Our research

body-our-researchResearch within the Institute is diverse, encompassing fundamental science of model organisms to the biochemical and biophysical analysis of microbial components to transnational research on key pathogens of medical and veterinary importance. 

Infection - Virology

Globally, over 20% of deaths result from an infectious disease. Research in bacteriology and virology at the University of Birmingham brings together world leading strengths in basic and clinical Science to tackle global infections. Particular strengths exist in the study of antibiotic resistance, bacterial and viral pathogenesis and persistent virus infections; all major worldwide causes of morbidity and mortality.

We host a group of prominent, internationally recognised researchers investigating key aspects of infection. We work with a range of bacterial and viral pathogens and study mechanisms of pathogenesis, host-pathogen interactions, pathogen transmission and drug resistance. Our fundamental science underpins the development and application of improved therapies to combat infection.

Particular strengths exist in the study of persistent virus infections, the pathogenesis of Gram negative bacteria and antibiotic resistance where we have an international reputation for our work. Viral persistence and bacterial pathogenesis involve complex host-pathogen interactions to evade innate and adaptive immune responses. We work closely with cell biologists and immunologists to study these interactions. Antibiotic resistance is a global challenge and the topic of the 2011 WHO ‘World Health Day’, we study the mechanisms and transmission routes of antibiotic resistance as well as developing new approaches to treat antibiotic resistant bacteria.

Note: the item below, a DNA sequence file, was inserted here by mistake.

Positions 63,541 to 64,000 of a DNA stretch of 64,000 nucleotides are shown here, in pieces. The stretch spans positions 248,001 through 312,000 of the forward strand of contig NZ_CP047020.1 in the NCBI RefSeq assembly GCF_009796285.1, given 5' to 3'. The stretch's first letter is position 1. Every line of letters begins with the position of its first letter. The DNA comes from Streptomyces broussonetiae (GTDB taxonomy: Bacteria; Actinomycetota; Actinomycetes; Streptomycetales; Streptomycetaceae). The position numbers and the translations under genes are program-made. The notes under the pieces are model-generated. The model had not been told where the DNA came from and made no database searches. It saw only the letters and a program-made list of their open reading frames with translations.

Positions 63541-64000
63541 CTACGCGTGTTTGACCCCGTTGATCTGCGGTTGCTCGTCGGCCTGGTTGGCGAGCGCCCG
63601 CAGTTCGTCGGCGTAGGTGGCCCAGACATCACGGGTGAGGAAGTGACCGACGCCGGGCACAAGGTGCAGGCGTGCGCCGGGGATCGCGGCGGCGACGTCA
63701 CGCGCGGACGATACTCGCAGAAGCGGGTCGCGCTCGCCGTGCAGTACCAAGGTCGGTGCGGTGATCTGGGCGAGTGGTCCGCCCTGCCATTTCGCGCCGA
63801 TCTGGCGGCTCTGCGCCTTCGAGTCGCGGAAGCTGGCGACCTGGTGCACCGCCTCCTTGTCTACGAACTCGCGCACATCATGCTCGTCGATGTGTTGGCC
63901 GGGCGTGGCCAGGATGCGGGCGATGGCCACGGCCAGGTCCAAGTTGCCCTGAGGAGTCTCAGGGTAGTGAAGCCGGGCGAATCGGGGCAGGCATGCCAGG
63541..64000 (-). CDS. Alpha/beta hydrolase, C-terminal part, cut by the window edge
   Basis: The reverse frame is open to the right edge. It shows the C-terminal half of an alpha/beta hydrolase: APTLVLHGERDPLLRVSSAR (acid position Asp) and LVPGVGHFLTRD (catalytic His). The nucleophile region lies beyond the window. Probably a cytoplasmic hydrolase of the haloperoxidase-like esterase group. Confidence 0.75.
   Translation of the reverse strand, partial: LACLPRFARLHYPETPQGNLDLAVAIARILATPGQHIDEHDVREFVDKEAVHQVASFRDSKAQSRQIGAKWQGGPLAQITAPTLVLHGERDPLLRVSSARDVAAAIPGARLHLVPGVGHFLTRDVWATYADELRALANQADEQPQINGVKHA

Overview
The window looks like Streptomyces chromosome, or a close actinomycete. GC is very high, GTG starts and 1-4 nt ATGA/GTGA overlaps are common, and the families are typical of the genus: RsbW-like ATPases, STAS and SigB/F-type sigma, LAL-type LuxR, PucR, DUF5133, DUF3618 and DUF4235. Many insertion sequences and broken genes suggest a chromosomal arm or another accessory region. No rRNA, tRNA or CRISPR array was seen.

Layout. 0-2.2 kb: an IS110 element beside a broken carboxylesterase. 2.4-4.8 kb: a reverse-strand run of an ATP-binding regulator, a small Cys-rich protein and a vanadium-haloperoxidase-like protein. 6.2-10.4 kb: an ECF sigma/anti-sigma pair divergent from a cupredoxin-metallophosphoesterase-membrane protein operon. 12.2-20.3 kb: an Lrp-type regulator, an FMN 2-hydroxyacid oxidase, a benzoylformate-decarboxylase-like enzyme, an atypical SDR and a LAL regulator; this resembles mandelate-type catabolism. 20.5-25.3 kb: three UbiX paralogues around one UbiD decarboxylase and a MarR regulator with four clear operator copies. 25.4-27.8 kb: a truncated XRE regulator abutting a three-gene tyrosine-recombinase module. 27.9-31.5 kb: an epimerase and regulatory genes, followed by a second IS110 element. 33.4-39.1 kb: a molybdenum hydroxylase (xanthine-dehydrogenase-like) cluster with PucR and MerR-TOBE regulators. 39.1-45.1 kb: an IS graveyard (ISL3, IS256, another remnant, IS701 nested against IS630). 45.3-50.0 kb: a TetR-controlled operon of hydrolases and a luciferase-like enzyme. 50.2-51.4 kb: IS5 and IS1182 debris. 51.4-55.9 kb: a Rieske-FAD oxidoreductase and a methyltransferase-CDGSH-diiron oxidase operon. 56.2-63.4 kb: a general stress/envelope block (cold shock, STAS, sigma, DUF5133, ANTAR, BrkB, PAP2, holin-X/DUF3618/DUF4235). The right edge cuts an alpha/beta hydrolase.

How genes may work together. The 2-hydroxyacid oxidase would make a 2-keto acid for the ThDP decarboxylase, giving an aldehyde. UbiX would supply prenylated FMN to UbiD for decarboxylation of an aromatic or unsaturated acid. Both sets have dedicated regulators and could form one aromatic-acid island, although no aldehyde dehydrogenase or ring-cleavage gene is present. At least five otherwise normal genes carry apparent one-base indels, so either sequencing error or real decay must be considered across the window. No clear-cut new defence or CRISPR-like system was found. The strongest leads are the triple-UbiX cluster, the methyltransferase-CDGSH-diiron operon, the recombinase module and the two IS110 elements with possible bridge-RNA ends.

The study of bacterial and viral infection involves significant interdisciplinary collaborations across the University and with local NHS trusts, allowing recent developments of new research into vaccines, novel antimicrobials, and the application of whole genome sequencing to evolution and epidemiology projects.

Research groups

Infection - Microbiology

Microbiology research success is based on the combination of molecular studies on host-pathogen interactions and translation to the clinic through strong NHS collaborations.

To integrate and expand this activity, and to forge links to other activity in the College of Life & Environmental Sciences, an Institute for Microbiology and Infection [A 00 001] (IMI) was established in 2011, co-locating 30 principal investigators including new strategic appointments. Recent key outputs include elucidation of the basis for disseminated Salmonella infections in HIV positive patients and the role of OmpD as an antigenic target in protective immunity against Salmonella. Recent appointments have added expertise in immune cell-pathogen interactions in Streptococcus pneumoniae, an important infection in children and older adults.

Elucidating the role of bacterial toxins in pathology of meningitis facilitates new treatments for and prevention of bacterial infections. Bacterial genomics has highlighted the effect of clinical intervention on evolution and variation of bacteria. Structural studies of bacterial transporters align with development of new antimicrobial agents, and nationally we play a key role in the Antibiotic Action group that advises Government.

Research groups